As the last of the Israeli troops in southern Lebanon hurriedly completed their withdrawal Tuesday night — just 48 hours after they began — Baruch Peretz and his four young daughters slept in their bomb shelter in Kiryat Shemona while their mother in Manhattan worried whether they were right to move to the northern Israeli town four months ago.
“I have horrible thoughts,” said Tami Peretz. “Is it correct to raise kids there? Just 10 minutes away from Kiryat Shemona kids are not suffering.”
As Ehud Barak flies to the U.S. this weekend for meetings with President Clinton and American Jewish leaders, the Israeli prime minister leaves behind a tumultuous series of events that underscore the surreal quality of the peace process.
As Israelis honored their war dead Tuesday and celebrated their independence the next day, the bitter divisions that have pitted Israelis against Arabs, and Israelis against each other, continued to surface.
As preparations were made for a new round of Israeli-Palestinian peace talks beginning Sunday in the Israeli southern port city of Eilat, upbeat statements from both sides did little to mask an undertone of pessimism.
“There is absolutely no delay in the deadlines,” Palestinian leader Yasir Arafat said Sunday, referring to the May deadline to hammer out a framework of a permanent peace treaty in September.
Northern Israel came under attack Wednesday from Hezbollah terrorists who fired several Katyusha rockets over the border from positions in southern Lebanon. It was an apparent attempt to avenge the deaths of a Lebanese soldier and civilian killed in three days of massive Israeli air attacks against Hezbollah positions and suspected armed Palestinian camps close to the Syrian border.
In another surprise that has come to symbolize Middle East peace talks, Prime Minister Ehud Barak and Palestinian leader Yasir Arafat met at midweek and announced another “breakthrough” — the restarting of talks that have been stalled for weeks. The move came after both Barak and Israeli Foreign Minister David Levy had expressed doubts about achieving peace with the Palestinians and Syrians this year.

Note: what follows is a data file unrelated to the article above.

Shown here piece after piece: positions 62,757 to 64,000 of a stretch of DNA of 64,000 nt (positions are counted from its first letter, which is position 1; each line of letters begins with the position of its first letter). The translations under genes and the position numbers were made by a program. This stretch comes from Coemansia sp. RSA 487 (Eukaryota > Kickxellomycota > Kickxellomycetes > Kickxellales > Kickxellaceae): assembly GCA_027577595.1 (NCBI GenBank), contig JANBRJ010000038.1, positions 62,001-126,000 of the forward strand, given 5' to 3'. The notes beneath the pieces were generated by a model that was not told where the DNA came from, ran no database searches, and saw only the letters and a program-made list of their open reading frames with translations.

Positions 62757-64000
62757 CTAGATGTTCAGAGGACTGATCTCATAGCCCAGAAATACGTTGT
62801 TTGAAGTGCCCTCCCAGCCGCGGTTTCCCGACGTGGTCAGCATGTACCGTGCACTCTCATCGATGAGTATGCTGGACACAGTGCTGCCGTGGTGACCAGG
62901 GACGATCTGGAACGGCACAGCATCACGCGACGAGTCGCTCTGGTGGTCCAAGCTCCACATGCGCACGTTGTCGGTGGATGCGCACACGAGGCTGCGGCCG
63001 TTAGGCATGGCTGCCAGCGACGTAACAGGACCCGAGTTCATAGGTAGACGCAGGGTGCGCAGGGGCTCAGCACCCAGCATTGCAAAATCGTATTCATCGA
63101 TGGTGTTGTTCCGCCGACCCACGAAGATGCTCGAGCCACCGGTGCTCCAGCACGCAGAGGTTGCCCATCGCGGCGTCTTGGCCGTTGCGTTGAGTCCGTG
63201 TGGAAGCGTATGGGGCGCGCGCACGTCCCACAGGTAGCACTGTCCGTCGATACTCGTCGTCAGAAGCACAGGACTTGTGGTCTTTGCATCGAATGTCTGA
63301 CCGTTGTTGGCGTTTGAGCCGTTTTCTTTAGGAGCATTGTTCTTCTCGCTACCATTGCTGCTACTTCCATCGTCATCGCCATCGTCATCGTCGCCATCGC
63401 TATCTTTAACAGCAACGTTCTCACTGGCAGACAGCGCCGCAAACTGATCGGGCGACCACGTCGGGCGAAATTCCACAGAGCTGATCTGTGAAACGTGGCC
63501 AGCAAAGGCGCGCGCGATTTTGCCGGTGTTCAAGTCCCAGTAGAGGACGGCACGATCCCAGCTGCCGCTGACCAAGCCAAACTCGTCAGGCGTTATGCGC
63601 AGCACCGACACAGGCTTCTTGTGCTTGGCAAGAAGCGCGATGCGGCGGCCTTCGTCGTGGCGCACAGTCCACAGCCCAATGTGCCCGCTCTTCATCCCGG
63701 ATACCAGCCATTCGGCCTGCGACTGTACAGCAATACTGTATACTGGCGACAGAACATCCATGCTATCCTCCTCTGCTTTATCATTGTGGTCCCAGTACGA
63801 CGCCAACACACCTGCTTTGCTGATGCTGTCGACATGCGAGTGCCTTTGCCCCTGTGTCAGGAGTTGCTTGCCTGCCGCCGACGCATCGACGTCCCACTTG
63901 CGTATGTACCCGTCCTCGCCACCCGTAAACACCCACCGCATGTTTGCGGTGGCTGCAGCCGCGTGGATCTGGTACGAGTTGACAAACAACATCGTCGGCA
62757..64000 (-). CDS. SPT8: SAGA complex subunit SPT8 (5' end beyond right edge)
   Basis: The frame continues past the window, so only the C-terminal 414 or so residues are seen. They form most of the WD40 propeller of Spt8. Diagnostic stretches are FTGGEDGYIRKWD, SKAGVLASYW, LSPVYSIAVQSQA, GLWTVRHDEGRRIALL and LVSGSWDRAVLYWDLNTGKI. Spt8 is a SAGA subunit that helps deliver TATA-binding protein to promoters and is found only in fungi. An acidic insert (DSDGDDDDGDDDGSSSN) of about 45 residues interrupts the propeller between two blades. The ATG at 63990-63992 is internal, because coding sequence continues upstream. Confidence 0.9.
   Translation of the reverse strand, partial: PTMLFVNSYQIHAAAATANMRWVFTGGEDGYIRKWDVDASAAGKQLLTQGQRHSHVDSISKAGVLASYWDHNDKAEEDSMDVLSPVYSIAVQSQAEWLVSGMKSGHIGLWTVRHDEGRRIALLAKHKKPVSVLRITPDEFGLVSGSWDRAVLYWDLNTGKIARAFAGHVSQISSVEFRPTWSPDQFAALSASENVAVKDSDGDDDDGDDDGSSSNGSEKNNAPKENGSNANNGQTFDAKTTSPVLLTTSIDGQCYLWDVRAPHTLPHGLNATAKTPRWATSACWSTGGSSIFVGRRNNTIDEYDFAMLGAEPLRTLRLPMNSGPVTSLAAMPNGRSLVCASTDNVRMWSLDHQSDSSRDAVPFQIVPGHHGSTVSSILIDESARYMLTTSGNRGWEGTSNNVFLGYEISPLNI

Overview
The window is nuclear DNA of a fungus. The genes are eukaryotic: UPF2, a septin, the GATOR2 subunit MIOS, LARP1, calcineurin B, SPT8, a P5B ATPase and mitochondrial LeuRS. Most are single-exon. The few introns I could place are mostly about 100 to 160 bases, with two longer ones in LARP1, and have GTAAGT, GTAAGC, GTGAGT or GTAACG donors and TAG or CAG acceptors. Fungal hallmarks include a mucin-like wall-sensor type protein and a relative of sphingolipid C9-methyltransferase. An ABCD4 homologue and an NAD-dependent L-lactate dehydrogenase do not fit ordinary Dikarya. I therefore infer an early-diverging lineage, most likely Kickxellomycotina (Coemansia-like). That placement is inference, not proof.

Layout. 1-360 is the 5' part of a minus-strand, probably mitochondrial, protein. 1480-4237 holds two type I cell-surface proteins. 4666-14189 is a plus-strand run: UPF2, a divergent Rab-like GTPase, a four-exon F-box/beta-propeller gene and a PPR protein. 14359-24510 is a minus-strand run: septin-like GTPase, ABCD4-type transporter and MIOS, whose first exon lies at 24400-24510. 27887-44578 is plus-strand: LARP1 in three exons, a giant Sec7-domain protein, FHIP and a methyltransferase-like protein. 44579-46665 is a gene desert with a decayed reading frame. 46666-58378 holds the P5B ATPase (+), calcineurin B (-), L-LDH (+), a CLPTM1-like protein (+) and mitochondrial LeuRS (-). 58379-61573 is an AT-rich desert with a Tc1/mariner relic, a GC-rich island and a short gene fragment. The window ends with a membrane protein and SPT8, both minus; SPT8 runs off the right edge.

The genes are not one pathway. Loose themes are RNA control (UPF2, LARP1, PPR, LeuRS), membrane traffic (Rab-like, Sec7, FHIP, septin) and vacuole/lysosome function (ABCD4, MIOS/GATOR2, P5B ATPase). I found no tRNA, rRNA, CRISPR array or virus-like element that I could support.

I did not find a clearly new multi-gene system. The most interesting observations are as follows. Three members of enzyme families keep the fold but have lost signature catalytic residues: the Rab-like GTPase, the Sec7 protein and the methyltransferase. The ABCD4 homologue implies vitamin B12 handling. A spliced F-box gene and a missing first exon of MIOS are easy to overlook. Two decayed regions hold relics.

Instead of having a messenger take an X-ray from one end of the hospital to the other earlier this month, technicians at Soroka University Medical Center of the Negev used an internal computer network to effect the transfer.
“We are one of the most advanced hospitals in Israel because of this,” said Dr. Shlomo Mor-Yosef, the hospital’s director general. “Our whole hospital is wired — 1,000 beds spread over 75 acres. Every departments is now connected.”
Sparked by fund-raising events nationwide, the State of Israel Bonds drive to attract individual buyers rather than institutional investors is paying dividends. Last year, 95,000 Jews purchased a total of $600 million in bonds, compared with about 55,000 in 1997. Banks, meanwhile, bought only $31 million last year — 3.4 percent of the $920 million sold — after purchasing $300 million two years earlier. Pension funds and city and state governments bought the rest last year.
With figures indicating that as many as one-fourth of immigrants to Israel from the former Soviet Union are not Jewish, the government of Israel is about to embark on a program to teach prospective immigrants Hebrew, Israeli culture and Judaism.
“These are courses in Judaism, they are not for conversion,” said Rabbi Michael Melchior, Israel’s minister for Israeli Society and Jewish Communities. “Of course, there may be some non-Jews who might wish to continue their studies for the purpose of conversion once they are in Israel.”
This was to have been the weekend Israeli Prime Minister Ehud Barak was to meet with Palestinian President Yasir Arafat to sign the framework of a peace treaty. Instead, it was a week that saw Palestinians break off further peace talks and that found Barak in northern Israeli bomb shelters, commiserating with Israelis ordered there for fear of a Hezbollah rocket attack from Lebanon.
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